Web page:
Encompassing 2,500 square feet (232 square metres), the Cut Out House is situated in Noe Valley, an affluent neighbourhood of the city.
The project entailed the complete remodel of a Victorian home built over a century ago and left untouched since the 1920s.
The dwelling occupies a slender parcel that measures 65 by 25 feet (20 by eight metres) and is attached to its next-door neighbours.
“In this exceptionally narrow lot, solar orientation and natural light diffusion were paramount for making sure the home felt warm and open,” said Fougeron Architecture, a San Francisco studio that was founded in 1985 by architect Anne Fougeron.
While the street-facing elevation was preserved, the architects re-imagined the back facade. A two-storey wall tilts outward at nine degrees, which maximises the floor area within. A portion of the third floor also angles outward, but in the opposite direction.
The canted facade consists of glass panes set within a custom, field-glazed steel frame.
The interior of the three-storey dwelling was completely reconfigured. The team “reversed the original flow” by moving the main public area to the ground level, where it connects to a rear garden.
“Large sliding doors opens the living room, dining room and kitchen to the outdoor space,” the studio said. “A limestone floor, and a blue fence and cabinets, blur the line between inside and outside.”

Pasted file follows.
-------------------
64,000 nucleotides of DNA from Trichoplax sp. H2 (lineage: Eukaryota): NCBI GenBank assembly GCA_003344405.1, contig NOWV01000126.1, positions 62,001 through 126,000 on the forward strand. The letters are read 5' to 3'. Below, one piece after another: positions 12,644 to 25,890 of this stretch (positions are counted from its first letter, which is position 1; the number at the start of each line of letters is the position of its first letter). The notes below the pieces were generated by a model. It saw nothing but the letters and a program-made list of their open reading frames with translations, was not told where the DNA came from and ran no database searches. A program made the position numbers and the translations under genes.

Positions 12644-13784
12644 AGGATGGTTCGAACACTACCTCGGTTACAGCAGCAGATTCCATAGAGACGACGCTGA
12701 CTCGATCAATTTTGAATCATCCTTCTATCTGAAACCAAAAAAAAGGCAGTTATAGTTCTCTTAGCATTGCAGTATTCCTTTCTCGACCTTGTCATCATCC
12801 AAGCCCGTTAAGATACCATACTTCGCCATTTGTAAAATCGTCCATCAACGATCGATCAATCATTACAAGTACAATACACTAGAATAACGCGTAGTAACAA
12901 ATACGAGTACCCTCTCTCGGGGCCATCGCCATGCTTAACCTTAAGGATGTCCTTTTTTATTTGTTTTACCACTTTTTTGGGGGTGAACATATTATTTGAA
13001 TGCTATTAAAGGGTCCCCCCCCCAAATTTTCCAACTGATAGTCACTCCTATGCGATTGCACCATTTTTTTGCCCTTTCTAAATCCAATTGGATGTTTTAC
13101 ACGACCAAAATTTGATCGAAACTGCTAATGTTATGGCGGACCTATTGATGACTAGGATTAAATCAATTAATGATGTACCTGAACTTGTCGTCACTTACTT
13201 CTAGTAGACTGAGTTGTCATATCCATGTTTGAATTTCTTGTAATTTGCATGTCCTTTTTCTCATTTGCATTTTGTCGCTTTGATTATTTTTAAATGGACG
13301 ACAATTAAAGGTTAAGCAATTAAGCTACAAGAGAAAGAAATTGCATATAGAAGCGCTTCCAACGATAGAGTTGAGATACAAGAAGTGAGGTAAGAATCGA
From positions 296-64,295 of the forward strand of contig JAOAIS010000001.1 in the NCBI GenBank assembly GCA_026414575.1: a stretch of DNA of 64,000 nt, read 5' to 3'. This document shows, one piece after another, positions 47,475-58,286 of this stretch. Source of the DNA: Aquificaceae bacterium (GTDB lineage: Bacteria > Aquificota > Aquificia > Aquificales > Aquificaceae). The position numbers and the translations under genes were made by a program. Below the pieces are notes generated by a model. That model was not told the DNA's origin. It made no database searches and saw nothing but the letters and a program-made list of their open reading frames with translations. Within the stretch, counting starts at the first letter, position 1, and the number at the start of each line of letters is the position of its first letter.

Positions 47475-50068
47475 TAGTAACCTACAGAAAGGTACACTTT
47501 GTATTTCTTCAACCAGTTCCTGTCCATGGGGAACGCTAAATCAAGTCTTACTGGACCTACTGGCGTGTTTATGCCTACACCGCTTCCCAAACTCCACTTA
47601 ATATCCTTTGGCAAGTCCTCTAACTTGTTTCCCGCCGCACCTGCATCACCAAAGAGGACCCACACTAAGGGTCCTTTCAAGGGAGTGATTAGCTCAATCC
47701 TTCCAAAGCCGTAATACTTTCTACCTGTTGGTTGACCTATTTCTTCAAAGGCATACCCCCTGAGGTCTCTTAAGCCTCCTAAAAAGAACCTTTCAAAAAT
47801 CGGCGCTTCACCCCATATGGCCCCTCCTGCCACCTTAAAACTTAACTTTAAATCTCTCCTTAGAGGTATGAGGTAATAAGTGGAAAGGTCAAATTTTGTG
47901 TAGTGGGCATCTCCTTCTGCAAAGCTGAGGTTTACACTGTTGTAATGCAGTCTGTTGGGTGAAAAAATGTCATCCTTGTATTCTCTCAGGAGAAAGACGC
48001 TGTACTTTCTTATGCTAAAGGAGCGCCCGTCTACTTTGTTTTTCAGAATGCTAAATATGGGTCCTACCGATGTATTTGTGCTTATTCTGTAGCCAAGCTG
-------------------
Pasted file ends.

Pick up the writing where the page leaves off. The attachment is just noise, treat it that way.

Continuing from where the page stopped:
A kid’s room and a study are placed on the second floor, while the master suite and a guest room are situated on the top storey. Windows and a deck are oriented in a way that provides views of the San Francisco Hills in the distance.
Various cuts were made in the floor slabs, resulting in a series of voids that usher in natural light.
“Each floor is placed between three slots so that the home connects vertically rather than horizontally,” the team said. “Traditional Victorian homes often are poorly lit and are disconnected from floor to floor, but by suspending floors, there is brightness and fluidity throughout.”
A bright orange staircase was placed in one void and serves as an organising element within the home. A perforated metal rail folds in and out, recalling the shape of the back facade.
In the rear of the dwelling, voids are accented with surfaces “painted various shades of blue, from light to dark, emphasising the progression from top to bottom”.
The home incorporates a number of sustainable strategies, including natural ventilation, no air conditioning, low-flow fixtures and a charging station for an electric vehicle. The dwelling also features a hydronic heating system that is incorporated into stone and wood floors.
Fougeron Architecture has completed several projects in its home state of California, including an urban condo building that is clad in dark wooden dowels, and a house that steps down a cliffside and projects over the edge.
Photography is by Joe Fletcher Photography.
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